Kim Kardashian and the food chain Chick-Fil-A caught flak this week from gay Americans -- one for trivializing the institution of marriage, the other for shelling out nearly 2 million dollars to anti-gay groups -- while another group, African-Americans, seemed to be making some headway in support of the LGBT community's efforts for marriage equality.
Although the relationship between gay and African Americans has been complicated at best, the Human Rights Campaign, one of the leading groups promoting same-sex marriage, initiated the Americans For Marriage Equality campaign, calling on notable African Americans, including actress Mo'Nique, Newark Mayor Cory Booker and former NAACP chairman Julian Bond to speak out in support of same-sex marriage through video testimonials, which are likely to become TV ads down the road.
"In its infancy the H.R.C. effort ... has showcased three prominent black Americans in a row. That's no accident," New York Times op-ed columnist Frank Bruni said in a column earlier this week.
According to the Times, between 58 and 70 percent of black voters backed the prohibition of California's Proposition 8, which prohibited state recognition of same-sex marriage. In addition to that, the Times reports:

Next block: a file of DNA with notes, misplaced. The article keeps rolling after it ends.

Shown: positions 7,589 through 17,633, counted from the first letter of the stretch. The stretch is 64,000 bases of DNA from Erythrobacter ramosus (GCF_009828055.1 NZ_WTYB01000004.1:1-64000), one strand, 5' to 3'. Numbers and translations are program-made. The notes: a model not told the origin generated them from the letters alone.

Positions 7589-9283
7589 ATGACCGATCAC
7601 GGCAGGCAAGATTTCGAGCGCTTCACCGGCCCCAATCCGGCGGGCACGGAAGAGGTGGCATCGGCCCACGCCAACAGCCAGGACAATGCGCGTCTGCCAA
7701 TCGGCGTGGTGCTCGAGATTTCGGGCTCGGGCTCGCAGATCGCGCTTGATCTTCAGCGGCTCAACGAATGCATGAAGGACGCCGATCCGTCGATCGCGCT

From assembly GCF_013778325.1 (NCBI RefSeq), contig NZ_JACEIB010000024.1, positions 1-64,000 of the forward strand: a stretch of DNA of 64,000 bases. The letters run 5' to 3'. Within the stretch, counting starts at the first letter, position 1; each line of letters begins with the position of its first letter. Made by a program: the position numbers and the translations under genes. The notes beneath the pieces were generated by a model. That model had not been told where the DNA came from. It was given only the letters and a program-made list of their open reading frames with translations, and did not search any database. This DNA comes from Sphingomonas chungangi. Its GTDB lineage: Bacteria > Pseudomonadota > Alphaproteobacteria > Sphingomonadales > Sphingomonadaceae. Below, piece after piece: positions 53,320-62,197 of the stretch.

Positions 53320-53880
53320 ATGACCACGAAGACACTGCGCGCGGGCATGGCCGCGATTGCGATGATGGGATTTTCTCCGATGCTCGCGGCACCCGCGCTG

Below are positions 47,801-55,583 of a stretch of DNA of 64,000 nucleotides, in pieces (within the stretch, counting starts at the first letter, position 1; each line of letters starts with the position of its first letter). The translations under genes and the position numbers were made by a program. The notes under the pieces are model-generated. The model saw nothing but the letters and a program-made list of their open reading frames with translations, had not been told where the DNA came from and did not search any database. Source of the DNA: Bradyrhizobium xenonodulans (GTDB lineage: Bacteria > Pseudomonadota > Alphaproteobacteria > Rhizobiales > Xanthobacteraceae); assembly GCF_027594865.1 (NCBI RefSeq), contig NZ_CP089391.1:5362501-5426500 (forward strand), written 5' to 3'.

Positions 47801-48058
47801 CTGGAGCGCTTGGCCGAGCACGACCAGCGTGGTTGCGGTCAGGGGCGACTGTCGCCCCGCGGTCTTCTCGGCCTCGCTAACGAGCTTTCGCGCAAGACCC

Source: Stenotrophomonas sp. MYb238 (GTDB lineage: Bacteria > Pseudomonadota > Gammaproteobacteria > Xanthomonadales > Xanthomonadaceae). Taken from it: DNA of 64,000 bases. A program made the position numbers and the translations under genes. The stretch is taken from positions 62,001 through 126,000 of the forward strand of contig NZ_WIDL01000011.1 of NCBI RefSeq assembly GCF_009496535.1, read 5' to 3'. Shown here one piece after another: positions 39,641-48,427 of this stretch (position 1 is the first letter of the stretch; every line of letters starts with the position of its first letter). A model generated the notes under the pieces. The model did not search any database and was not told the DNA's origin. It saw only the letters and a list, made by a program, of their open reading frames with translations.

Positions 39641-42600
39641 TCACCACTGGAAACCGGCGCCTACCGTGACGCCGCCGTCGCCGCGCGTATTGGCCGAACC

Last April, as the successful push for same-sex marriage in New York picked up speed, a survey of state voters by the Siena College Research Institute found that 62 percent of white voters and 54 percent of Latino voters favored it. Only 46 percent of black voters did.
And in Maryland, which is almost certain to debate same-sex marriage next year, a recent poll by Gonzales Research & Marketing Strategies depicted a split among the state's residents, with 48 percent in favor and 49 opposed. Among black Marylanders, though, support fell to 41 percent and opposition rose to 59.
African Americans' long-standing resistance to gay marriage has been attributed to religious beliefs, while others have contested that it's a blow to the already struggling black family. Others feel that a greater separation needs to be made between the persecution of gay and black Americans throughout the country's history.
For Cory Booker, the debate is rooted in love, or the lack thereof. "I support marriage equality because I support love," he says in his video testimonial. "And in this nation, we need a lot more of it."
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